More info: Accessing the NY Times archive through their RSS feeds.New York Times and Washington Post – the Most Rev. Frank T. Griswold, Presiding Bishop and Primate of the Episcopal Church, issued the following statement:
“I am deeply troubled by reports today that the United States has proposed revisions to UN global-poverty-reduction strategies that would undermine international commitments and partnerships already at work in the developing world. The Administration’s sudden opposition to the Millennium Development Goals (MDGs) and the international target for rich nations to contribute 0.7% of GNP toward poverty reduction places an unwelcome obstacle in the path toward a more stable and secure world.
Guess who? It’s our newly “appointed” ambassador to the U.N., John Bolton. He’s raising all the old righty-tighty objections, and more than a few hackles. The work of hundreds of middle- and higher- level functionaries from dozens and dozens of countries could totally “unravel”, because if we stomp into the sandbox with a laundry list of objections, other countries may bring their laundry lists back with them to an upcoming meeting:
Mr. Bolton, who was appointed by the White House three weeks ago while Congress was in recess after he failed to gain Senate approval, was championed by President Bush as the best man to bring about needed reform at the United Nations.
Among the changes under consideration are the substitution of the Human Rights Commission with a more powerful Human Rights Council that would no longer allow rights violators onto the panel; the creation of a Peacebuilding Commission to help countries emerging from conflict; the defining of terrorism to exclude its justification as a national resistance or liberation tool; and the empowerment of the international community to intervene in countries that fail to protect their people from genocide and ethnic cleansing.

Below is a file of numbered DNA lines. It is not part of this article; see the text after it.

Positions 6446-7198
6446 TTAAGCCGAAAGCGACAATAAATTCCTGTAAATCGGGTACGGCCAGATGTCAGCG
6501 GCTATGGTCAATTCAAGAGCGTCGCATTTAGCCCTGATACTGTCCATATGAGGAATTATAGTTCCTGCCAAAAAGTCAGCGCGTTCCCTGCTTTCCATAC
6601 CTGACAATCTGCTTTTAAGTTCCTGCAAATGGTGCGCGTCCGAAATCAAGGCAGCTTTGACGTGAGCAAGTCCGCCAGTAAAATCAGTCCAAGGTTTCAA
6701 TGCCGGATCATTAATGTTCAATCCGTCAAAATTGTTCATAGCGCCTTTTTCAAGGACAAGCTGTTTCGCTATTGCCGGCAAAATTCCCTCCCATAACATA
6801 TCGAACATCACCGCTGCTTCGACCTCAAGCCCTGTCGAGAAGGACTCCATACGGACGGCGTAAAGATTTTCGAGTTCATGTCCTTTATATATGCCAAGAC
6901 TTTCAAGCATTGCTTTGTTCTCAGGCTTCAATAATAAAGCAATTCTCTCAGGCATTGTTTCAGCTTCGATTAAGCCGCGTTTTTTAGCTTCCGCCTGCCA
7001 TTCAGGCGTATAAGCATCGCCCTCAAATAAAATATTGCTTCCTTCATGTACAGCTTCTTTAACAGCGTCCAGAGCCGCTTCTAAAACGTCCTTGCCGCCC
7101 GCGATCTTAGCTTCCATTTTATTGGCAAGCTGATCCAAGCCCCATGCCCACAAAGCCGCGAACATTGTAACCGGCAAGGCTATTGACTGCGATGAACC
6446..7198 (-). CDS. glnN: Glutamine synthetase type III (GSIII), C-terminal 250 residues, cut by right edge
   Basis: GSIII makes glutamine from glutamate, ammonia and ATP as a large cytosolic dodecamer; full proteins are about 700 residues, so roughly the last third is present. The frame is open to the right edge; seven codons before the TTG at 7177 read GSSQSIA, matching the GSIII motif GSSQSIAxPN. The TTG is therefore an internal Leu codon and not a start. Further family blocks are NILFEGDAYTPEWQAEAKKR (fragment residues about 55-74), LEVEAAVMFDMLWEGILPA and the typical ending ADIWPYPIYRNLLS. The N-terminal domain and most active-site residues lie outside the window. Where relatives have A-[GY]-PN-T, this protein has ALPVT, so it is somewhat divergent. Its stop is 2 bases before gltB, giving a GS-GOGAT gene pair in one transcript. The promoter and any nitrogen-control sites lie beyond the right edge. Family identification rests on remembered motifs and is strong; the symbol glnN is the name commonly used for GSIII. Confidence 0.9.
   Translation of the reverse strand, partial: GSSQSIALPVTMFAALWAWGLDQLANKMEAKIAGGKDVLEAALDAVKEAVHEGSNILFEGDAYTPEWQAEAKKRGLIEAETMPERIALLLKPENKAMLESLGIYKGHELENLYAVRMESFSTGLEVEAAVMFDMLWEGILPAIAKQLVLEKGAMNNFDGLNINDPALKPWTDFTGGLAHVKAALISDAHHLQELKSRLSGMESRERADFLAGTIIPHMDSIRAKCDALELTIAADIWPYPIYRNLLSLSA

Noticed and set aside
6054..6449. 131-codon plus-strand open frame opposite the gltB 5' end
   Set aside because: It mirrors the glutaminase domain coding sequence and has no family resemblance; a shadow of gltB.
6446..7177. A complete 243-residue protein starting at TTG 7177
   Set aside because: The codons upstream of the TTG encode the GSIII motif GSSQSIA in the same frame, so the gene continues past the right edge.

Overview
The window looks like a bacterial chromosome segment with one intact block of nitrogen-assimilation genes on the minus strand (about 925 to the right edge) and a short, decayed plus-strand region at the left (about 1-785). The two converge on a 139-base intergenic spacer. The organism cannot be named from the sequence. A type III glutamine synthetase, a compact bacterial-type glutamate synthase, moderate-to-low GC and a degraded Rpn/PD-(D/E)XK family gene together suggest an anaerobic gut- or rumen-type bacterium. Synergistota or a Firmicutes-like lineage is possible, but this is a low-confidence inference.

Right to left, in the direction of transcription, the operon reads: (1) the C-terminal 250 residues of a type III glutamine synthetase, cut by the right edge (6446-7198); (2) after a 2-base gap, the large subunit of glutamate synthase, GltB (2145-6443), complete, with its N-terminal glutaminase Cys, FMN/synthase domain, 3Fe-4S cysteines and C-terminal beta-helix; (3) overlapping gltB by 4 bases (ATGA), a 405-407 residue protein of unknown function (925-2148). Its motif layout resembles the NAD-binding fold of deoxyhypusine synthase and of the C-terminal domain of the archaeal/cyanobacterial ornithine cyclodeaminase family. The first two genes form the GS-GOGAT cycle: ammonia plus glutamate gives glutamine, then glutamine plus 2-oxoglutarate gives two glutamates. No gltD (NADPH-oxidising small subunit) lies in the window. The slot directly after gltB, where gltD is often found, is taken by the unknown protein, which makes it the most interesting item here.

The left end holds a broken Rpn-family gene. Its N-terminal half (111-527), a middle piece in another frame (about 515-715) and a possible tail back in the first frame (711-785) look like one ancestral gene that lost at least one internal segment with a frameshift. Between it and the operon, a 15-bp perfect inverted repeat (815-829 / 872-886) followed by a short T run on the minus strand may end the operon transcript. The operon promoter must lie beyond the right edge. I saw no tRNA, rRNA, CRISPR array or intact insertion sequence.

The American objections center on parts of the document that approve measures and offices that the United States has opposed in other forums.
Among them are the International Criminal Court, which the United States says could hear frivolous actions against Americans abroad; the Kyoto Protocol on global warming; the Comprehensive Test Ban Treaty; and a pledge to devote 0.7 percent of gross national product to development.
The United States also objects to the document’s stress on disarmament rather than nonproliferation and says it lacks clarity in assigning responsibility to a management oversight committee and fails to make clear the needs for developing nations to provide better governance so that aid can be properly directed to the needy.
Dammit. DAMMIT. We’re supposed to be the leaders of the free world. We’re supposed to be leaders. And we’re backpedaling furiously. How the hell can we MakePovertyHistory with an administration of cold-hearted bullies whose only “concern” is for big business and imposing their “my way or the highway” politics on the world?
These bastards are not leaders, unless it’s to lead the rest of the sheep bass-ackwards into the 19th century.